“This project is all because of the generosity and philanthropy of James Ellroy,” said Martin, also a retired LAPD Sergeant, who wrote the introduction and acknowledgments for the book. “James has been a great supporter of the LAPD and a friend of the police museum for a long time.” At one of the meetings he and Ellroy had with current Chief of Police, Charlie Beck, the bestselling author proposed a publishing program for the museum, which included donating his own time, talent and earnings toward this goal. Once approved, Martin and his team of volunteers enthusiastically began digging through decades of 4X5 photographic negatives. “This didn’t start out as a collection of photos from 1953,” Martin said. Both he and Ellroy expected that they would need a sampling from several decades in order to have enough photos for a book. “We sorted through negatives from the 1920s to the 1960s.”

“Once Glynn and I studied the photos with our book team at the museum, we made the determination that everything we wanted fell under the calendar year of 1953,” Ellroy said. “We were astounded by the diversity of the crimes. There’s a lot of murder and a disproportionate amount of suicide, but what unifies it all is the level of artistry of the photographs themselves. These photographers were sworn police officers carrying a gun and a Speed Graphic camera. They were also constrained by the law. They couldn’t go in and rearrange the body for maximum dramatic impact.”

Nikolas Charles is a journalist, music critic and photographer based in Los Angeles.

Liz Ronk, who edited this photo essay, is a photo editor at LIFE.

TIME police

New Details Emerge in Fatal NYPD Shooting of Unarmed Man

New York City police officer Peter Liang is escorted out of court after he was charged with manslaughter, official misconduct and other offenses on Feb. 11, 2015 in Brooklyn, New York.
Spencer Platt—Getty Images New York City police officer Peter Liang is escorted out of court after he was charged with manslaughter, official misconduct and other offenses on Feb. 11, 2015 in Brooklyn, New York.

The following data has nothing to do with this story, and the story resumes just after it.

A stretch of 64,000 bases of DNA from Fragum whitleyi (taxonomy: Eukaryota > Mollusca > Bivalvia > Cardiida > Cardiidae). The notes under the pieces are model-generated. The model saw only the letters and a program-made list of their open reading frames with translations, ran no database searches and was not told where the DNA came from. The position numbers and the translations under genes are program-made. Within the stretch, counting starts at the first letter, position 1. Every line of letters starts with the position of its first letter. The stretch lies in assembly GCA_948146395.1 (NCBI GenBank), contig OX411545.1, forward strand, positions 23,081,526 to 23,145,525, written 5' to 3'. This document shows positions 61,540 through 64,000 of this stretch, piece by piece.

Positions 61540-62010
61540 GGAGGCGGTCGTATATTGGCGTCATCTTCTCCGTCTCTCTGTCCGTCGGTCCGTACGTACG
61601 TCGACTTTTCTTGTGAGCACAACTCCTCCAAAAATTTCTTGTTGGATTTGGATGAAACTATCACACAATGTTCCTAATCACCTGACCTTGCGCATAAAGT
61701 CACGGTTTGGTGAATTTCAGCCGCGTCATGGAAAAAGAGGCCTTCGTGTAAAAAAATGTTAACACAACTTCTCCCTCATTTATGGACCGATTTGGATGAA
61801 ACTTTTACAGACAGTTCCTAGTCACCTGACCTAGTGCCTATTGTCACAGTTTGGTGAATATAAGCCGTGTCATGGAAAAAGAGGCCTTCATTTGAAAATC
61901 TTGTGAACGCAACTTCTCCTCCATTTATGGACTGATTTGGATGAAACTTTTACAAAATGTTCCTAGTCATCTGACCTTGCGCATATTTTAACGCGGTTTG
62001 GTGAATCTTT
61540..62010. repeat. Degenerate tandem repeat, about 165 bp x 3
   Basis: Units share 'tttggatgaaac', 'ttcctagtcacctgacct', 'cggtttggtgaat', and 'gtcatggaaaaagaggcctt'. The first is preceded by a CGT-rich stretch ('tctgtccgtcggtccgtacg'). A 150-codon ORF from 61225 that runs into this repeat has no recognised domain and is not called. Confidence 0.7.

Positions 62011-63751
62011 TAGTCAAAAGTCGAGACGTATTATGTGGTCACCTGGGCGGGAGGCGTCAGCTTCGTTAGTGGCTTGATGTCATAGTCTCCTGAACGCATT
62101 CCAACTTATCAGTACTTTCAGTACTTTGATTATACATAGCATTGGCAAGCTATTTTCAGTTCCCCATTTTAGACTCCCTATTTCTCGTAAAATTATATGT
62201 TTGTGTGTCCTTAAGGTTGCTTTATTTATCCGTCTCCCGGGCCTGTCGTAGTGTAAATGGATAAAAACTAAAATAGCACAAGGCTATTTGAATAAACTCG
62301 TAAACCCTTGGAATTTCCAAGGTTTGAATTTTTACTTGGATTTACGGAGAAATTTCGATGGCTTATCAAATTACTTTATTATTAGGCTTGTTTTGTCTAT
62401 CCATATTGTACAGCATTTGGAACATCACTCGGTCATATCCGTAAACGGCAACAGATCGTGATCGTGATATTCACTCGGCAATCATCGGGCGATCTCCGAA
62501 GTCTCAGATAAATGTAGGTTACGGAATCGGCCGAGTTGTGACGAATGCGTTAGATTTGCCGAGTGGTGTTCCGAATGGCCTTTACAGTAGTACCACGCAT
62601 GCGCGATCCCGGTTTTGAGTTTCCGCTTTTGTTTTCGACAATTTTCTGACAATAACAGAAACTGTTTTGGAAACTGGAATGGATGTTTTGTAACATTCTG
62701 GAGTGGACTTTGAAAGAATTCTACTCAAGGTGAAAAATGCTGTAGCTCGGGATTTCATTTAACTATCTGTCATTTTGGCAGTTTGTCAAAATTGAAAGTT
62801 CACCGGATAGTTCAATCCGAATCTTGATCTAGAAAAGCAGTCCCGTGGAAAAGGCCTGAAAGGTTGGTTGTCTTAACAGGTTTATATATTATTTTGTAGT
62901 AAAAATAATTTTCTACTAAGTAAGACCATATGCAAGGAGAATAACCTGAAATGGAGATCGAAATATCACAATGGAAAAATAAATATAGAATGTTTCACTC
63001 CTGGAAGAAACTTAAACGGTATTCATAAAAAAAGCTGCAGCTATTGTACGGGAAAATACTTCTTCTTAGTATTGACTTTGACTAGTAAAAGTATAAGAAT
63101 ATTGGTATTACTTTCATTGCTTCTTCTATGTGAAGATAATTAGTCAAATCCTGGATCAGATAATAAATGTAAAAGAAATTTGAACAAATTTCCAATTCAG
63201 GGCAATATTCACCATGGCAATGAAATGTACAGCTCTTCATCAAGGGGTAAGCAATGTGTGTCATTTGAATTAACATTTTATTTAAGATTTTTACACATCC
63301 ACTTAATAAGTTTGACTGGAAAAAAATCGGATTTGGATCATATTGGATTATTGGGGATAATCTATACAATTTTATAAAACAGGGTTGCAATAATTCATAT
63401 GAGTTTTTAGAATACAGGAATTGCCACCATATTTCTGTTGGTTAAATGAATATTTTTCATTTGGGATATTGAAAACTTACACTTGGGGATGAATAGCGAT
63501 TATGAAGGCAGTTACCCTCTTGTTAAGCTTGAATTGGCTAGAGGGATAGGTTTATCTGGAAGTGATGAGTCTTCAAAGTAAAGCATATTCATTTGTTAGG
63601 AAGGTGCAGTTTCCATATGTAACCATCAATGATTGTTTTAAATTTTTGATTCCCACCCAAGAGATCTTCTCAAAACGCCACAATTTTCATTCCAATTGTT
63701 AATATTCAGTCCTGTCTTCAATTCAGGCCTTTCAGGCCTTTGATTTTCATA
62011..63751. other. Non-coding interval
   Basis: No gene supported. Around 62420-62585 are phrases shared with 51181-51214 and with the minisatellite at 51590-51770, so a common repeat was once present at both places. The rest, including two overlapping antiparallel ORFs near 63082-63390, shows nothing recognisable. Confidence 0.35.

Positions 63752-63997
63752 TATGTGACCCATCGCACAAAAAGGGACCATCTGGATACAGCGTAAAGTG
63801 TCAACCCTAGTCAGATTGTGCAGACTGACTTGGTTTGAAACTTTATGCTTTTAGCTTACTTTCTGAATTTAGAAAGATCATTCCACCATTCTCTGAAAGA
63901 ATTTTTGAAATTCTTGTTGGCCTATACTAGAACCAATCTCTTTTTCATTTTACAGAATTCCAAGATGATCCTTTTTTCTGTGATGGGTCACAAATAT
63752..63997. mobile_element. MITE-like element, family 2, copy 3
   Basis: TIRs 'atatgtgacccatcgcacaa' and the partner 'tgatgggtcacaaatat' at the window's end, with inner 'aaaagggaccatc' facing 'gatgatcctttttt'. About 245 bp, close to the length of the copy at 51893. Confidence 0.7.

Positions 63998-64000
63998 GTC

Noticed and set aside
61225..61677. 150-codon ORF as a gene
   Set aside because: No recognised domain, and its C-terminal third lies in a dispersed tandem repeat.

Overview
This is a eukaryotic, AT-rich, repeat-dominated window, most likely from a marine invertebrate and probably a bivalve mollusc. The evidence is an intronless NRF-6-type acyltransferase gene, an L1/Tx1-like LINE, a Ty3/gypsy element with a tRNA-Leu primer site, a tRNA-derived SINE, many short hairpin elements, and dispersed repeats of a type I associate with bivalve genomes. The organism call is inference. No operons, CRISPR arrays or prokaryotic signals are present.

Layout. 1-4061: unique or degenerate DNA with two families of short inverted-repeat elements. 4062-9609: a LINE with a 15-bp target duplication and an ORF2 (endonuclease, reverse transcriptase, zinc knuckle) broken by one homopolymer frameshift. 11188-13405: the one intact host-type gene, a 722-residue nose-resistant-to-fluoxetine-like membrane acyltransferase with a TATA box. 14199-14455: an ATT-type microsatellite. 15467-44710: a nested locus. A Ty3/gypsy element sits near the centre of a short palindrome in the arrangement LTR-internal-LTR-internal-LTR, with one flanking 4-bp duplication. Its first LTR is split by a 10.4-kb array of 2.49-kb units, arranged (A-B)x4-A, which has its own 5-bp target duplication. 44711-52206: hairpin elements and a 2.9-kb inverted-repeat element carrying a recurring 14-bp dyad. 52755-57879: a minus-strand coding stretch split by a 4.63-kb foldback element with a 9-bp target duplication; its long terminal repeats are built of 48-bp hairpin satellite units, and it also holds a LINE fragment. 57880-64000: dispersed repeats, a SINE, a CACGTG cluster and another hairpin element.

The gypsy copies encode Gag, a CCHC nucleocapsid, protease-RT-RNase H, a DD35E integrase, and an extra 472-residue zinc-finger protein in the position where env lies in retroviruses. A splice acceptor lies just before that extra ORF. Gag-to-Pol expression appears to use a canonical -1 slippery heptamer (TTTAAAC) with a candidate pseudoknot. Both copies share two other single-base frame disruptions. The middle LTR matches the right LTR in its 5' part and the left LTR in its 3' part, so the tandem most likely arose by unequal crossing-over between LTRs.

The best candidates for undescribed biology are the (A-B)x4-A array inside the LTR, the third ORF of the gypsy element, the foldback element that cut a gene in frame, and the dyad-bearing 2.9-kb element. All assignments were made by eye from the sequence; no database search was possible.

The officer is charged with manslaughter in the Nov. 20 death of Akai Gurley

(NEW YORK) — A rookie police officer was arguing with his partner over who should call their supervisor in the chaotic moments after he’d accidentally fired his gun into a darkened stairwell of a public housing complex, unaware he’d struck an unarmed man three floors below who lay mortally wounded. And when he discovered what happened, he did nothing to help, according to court papers released Tuesday.

Officer Peter Liang is charged with manslaughter in the Nov. 20 death of Akai Gurley in the Louis Pink Houses in Brooklyn. New details in the case emerged Tuesday in prosecutors’ court motions, which give the following account:

Liang and his partner, Shaun Landau, were on patrol on the eighth floor of one of the buildings at about 11 p.m. when they walked into the stairwell.

Liang held his flashlight over his head and had his Glock pistol pointed directly in front of him when he started to walk down the stairs. His partner was still in the hallway when he heard a gunshot. At the same time, Gurley and his girlfriend, Melissa Butler, were on the landing of the staircase below. The bullet had bounced off a wall before striking Gurley. The two managed to get down several flights of stairs before Gurley collapsed.